How did it change the sound?

J.K: It just cleaned it up.

Is the album a good representation of you guys now or is it more of a back catalogue release?

S.B: Some points of it are.

J.K: The recent songs are more indicative of where weíre going.

J.B: The band sounds completely different now.

S.B: We recorded it with the old line-up and they left a couple of weeks afterward. That was pretty shit because we couldnít really tour it. Thatís why itís been so long to come out since we recorded it because we had to find new members and we went through a couple of drummers. We got Joel straight away but we need to have the right people and thereís not that many people like that out there.

Tell us a little bit about these line-up changes because theyíve been pretty intense over the last year or so right. What else has been going down?

S.B: James has got a really annoying personality and so they just leave. Itís not me at all, itís all James.

J.K: Yeah youíre such a pleasant person to be in a band with.

S.B: I guess things happen. Being in a band is like having three girlfriends you know and youíve gotta keep them all happy. Itís really hard to do that, especially when you get into awkward situations and things. When youíre writing songs and things and half the band likes something and half the band likes something else and you just sit there and look at each other awkwardly.

J.K: People donít want to say that they donít like the song. So you end up writing these half-assed songs and wasting your time learning these shit songs. Scottís been the bass player at one point, we really have changed it a lot.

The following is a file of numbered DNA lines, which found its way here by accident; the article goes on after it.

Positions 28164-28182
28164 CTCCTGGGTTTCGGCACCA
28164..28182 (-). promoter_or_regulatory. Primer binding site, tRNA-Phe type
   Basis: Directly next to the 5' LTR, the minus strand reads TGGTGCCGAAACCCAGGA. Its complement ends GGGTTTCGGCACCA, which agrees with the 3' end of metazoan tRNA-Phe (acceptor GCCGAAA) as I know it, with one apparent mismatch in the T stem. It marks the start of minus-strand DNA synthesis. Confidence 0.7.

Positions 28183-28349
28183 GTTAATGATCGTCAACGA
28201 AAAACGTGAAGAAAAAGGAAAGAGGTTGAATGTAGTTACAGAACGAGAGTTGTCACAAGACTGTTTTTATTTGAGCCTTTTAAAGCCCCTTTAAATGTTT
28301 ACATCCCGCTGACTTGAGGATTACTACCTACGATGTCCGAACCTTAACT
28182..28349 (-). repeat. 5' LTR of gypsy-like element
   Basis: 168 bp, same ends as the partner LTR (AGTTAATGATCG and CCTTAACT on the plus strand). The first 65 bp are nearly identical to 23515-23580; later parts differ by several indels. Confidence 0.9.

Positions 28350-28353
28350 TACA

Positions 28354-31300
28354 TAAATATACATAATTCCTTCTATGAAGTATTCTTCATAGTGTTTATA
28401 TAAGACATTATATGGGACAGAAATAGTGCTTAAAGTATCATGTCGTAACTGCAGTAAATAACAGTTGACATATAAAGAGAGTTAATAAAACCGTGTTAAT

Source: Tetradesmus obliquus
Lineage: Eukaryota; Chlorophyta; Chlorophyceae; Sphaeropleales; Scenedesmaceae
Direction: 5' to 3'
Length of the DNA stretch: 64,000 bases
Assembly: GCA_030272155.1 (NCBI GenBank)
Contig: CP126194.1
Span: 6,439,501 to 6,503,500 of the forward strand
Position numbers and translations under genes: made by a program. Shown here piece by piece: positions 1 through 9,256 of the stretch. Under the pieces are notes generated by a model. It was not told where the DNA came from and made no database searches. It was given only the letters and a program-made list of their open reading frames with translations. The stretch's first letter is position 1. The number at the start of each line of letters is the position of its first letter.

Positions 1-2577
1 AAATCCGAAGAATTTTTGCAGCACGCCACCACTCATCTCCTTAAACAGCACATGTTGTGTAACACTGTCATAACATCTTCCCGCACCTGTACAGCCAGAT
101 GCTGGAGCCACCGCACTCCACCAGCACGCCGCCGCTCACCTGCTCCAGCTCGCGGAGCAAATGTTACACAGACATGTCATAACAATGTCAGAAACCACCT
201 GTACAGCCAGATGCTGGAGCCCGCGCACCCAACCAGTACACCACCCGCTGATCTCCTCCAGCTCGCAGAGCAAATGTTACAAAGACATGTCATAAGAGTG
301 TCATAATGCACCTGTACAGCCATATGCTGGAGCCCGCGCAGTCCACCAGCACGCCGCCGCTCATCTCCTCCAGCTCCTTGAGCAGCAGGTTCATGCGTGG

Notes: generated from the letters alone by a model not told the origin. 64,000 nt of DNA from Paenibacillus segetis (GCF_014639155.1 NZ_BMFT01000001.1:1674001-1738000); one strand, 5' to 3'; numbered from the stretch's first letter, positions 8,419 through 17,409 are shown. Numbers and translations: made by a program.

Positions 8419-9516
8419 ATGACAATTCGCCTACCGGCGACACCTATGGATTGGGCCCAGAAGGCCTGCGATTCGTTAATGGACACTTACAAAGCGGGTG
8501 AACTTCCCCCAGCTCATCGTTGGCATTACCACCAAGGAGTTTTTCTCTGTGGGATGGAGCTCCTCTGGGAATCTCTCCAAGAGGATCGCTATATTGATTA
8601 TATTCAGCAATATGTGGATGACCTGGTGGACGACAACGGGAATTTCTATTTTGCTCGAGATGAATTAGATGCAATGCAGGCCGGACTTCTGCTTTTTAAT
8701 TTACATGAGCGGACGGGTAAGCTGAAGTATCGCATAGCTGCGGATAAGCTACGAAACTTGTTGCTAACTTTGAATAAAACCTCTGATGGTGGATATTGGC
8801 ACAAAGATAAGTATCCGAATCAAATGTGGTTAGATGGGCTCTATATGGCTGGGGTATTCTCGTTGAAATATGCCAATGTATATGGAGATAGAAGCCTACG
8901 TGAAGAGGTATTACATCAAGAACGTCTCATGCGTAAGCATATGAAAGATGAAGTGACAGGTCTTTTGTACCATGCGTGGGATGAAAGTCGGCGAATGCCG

S.B: That was probably the worst thing ever. I wouldnít even play, Iíd just have a bass and play the wrong notes and then just start playing my own thing and throw it away and then thereíd just be one guitar.

J.K: Line-up changes are good because you put more effort into the music. When thereís a line-up change you can either scrap the band completely or find new people and because youíre going to the effort of finding new people and trying to make it work. Youíre more motivated because youíre putting in the effort. In saying that you can only take so many knocks.

Have you found it hard to keep going?

S.B: After this last line-up blunder that was probably the worst time Ė

J.K: Every time we get a new line-up we get a bit better so youíve got more invested in it so when you lose members that you've had so much invested in itís hard to start again with people that you havenít.

S.B: Itís got nothing to do with the fact that new members are better, itís just when you get new people you get motivated to write new songs etc. This is the happiest Iíve been in the band Ė

J.K: Yeah weíve got eight songs on the album that are ready to go.

S.B: Weíre just going to rehearse as much as possible and try and get things rolling this year. Weíre going to do another EP soon Ė

J.K: A 10 track, a 10 track -

S.B: Heís going to do a 10 track, Iím going to do an EP -

J.K: solo album, solo album.

And you mentioned that the new songs sound completely different. Tell us how the new line-up has changed the sound.

J.K: I think itís just because me and Jimmy play a lot differently to Eric and Thom and the way they played. I wouldnít say itís better or worse. It just has a different feel and I think itís a bit more straightforward. The recordings sound different to how we play them live and the new songs weíre writing with Jimmy and my input sound different to older DHDFDs songs.

S.B: Is it punk Joel? Iím going to ask you a question OK, what do you think of the new songs?

J.B: I think the new songs are good.

S.B: Thank you. Now back to the interview.

What are your future plans?

S.B: Tour this album. Well we call it a tour, weíre going two places outside of Auckland and playing three Auckland shows. One of them wasnít even part of the tour and now it is, we just merged it. Anyone want us to play any shows ever weíll just merge them into this tour.

J.K: We could be touring this for years!

S.B: I want to go down to the South Island. A couple of months ago I decided weíd put the album out April 6th and then I just booked some shows and didnít tell the guys. I think our drummer found out when it went up on UnderTheRadar.